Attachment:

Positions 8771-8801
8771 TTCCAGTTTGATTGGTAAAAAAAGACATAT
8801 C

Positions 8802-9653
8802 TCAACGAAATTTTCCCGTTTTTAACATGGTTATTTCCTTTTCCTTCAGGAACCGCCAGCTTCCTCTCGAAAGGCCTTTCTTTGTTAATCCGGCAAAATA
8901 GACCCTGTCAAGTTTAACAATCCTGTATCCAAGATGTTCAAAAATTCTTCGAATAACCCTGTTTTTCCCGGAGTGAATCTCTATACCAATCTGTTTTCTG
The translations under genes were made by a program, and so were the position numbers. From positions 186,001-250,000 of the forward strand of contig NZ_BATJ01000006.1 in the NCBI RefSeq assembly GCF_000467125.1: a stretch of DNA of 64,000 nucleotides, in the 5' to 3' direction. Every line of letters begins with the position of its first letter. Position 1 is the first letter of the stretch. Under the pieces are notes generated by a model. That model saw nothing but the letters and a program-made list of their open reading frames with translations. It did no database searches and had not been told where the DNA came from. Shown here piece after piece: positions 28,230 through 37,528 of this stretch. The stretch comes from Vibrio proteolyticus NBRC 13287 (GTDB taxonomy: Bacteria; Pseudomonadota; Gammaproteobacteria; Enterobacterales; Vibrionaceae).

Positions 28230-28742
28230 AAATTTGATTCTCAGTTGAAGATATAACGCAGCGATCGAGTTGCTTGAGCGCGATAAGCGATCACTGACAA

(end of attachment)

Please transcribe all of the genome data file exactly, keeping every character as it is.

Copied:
Positions 8771-8801
8771 TTCCAGTTTGATTGGTAAAAAAAGACATAT
8801 C

Positions 8802-9653
8802 TCAACGAAATTTTCCCGTTTTTAACATGGTTATTTCCTTTTCCTTCAGGAACCGCCAGCTTCCTCTCGAAAGGCCTTTCTTTGTTAATCCGGCAAAATA
8901 GACCCTGTCAAGTTTAACAATCCTGTATCCAAGATGTTCAAAAATTCTTCGAATAACCCTGTTTTTCCCGGAGTGAATCTCTATACCAATCTGTTTTCTG
The translations under genes were made by a program, and so were the position numbers. From positions 186,001-250,000 of the forward strand of contig NZ_BATJ01000006.1 in the NCBI RefSeq assembly GCF_000467125.1: a stretch of DNA of 64,000 nucleotides, in the 5' to 3' direction. Every line of letters begins with the position of its first letter. Position 1 is the first letter of the stretch. Under the pieces are notes generated by a model. That model saw nothing but the letters and a program-made list of their open reading frames with translations. It did no database searches and had not been told where the DNA came from. Shown here piece after piece: positions 28,230 through 37,528 of this stretch. The stretch comes from Vibrio proteolyticus NBRC 13287 (GTDB taxonomy: Bacteria; Pseudomonadota; Gammaproteobacteria; Enterobacterales; Vibrionaceae).

Positions 28230-28742
28230 AAATTTGATTCTCAGTTGAAGATATAACGCAGCGATCGAGTTGCTTGAGCGCGATAAGCGATCACTGACAA